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TCA 2011: HBO to get 'Luck'-y in January

July 28, 2011 |  5:01 pm

TCA 2011: HBO to get 'Luck'-y in January (Photo: Dustin Hoffman As HBO executives finalize their plans for the upcoming season, it looks like viewers will finally get some "Luck" early next year.

Set in the world of horse racing, "Luck" is the brainchild of David Milch, who previously created the western "Deadwood" and the surreal surfing drama "John From Cincinnati" for the pay-cable network. Oscar winner Dustin Hoffman plays a lifetime gambler recently released from prison.

"We’re definitely gonna premiere it in January 2012," HBO programming chief Michael Lombardo revealed to reporters at the TV media tour in Beverly Hills Thursday afternoon. "Luck" will take over the Sunday slot once occupied by the polygamy drama "Big Love," which recently wrapped its run. 

As it happens, the big challenge for HBO executives lately has been finding suitable spots for new shows. After a years-long programming drought, the network is enjoying what HBO co-president Richard Plepler described as an "embarrassment of riches," with Emmy-nominated series such as "Game of Thrones" and "Boardwalk Empire."

In fact, HBO is opening up a new night for original series next season. The offbeat comedy "Bored to Death" will premiere its new season on Mondays, leading into the new Laura Dern comedy "Enlightened," about a woman undergoing a spiritual awakening.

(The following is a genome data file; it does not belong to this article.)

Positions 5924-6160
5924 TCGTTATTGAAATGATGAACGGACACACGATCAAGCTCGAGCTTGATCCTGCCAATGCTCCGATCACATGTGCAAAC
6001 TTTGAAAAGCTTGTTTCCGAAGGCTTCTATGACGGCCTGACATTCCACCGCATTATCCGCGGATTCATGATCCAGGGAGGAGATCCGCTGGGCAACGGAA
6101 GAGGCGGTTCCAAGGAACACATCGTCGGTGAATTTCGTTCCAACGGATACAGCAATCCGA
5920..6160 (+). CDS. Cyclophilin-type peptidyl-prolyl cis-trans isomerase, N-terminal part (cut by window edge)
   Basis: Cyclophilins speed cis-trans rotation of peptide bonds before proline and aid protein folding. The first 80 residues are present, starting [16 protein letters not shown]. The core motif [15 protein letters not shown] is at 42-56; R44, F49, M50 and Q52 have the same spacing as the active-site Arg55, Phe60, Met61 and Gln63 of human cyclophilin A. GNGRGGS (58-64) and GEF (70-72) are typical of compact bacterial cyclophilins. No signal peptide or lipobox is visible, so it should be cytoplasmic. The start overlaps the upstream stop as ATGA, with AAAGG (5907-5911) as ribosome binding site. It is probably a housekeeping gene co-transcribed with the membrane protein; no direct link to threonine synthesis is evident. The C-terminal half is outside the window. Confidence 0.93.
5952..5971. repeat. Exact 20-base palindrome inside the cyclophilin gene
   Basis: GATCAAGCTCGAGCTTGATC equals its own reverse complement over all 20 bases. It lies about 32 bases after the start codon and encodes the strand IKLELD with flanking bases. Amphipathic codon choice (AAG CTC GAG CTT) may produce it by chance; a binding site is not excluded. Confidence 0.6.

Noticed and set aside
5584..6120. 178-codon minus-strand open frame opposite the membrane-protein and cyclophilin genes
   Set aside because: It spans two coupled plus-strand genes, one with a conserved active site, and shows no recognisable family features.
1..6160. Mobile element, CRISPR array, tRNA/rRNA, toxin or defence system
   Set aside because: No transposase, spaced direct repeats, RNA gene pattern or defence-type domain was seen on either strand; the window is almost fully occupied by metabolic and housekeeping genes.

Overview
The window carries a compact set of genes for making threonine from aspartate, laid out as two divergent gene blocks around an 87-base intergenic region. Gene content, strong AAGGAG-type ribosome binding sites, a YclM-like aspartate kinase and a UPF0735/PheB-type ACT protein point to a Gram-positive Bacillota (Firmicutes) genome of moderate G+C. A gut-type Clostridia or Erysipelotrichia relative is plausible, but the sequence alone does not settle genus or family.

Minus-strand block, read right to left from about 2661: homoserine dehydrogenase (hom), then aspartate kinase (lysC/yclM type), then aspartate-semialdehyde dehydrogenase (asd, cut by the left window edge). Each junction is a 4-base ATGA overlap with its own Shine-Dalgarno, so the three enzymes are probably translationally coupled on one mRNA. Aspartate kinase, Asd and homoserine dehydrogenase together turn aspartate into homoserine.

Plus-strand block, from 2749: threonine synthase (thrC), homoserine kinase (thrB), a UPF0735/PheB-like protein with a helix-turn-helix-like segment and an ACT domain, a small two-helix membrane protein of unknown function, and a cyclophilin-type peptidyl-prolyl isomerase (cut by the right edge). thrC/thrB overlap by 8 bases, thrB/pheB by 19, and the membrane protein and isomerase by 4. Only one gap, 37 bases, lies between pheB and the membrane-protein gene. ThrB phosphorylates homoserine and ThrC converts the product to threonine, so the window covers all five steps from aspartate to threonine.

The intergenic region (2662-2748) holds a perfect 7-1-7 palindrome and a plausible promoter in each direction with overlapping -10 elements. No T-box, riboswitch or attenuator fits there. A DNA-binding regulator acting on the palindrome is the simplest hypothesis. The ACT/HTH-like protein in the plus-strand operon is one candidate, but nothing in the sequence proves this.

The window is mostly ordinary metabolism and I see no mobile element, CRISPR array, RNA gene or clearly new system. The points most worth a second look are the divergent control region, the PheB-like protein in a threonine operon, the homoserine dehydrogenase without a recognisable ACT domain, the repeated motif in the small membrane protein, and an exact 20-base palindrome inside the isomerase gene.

"I think both shows will absolutely find their audience," Lombardo said, even though HBO has always kept series premieres to Sunday in the past.

Meanwhile, the Prohibition crime drama "Boardwalk Empire," fresh from a clutch of Emmy nominations, will return on Sundays starting Sept. 25. 

HBO also announced it was picking up its talk show "Real Time With Bill Maher" for a 10th season.

Much of the spotlight at HBO these days, however, is devoted to "Game of Thrones," based on the fantasy novels of George R.R. Martin. After a modest start in the ratings, the series is showing signs of momentum. That's somewhat ironic for HBO, which has shied away from fantasy series in the past as executives there are still getting used to the fanboy genre.

"I think the show is a great surprise to a lot of people, who thought it was going to be about the fantasy," Plepler said. "They saw the great storytelling involved. They stayed with it; the numbers bear that out."

What's unclear is how closely the series will track the books. Martin just published the fifth novel in his "A Song of Ice and Fire" cycle and another two are planned. But for the time being, HBO is ordering only 10 episodes at a time. 

"What's exciting is there is so much storytelling," Lombardo said.

And all of it is new to certain HBO executives -- such as Lombardo, who said he had not read the books. 

"I'm still not a fan of the genre, but I love this show," he said.


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-- Scott Collins

Photo: Dustin Hoffman stars in HBO's "Luck." Credit: Matt Sayles / Associated Press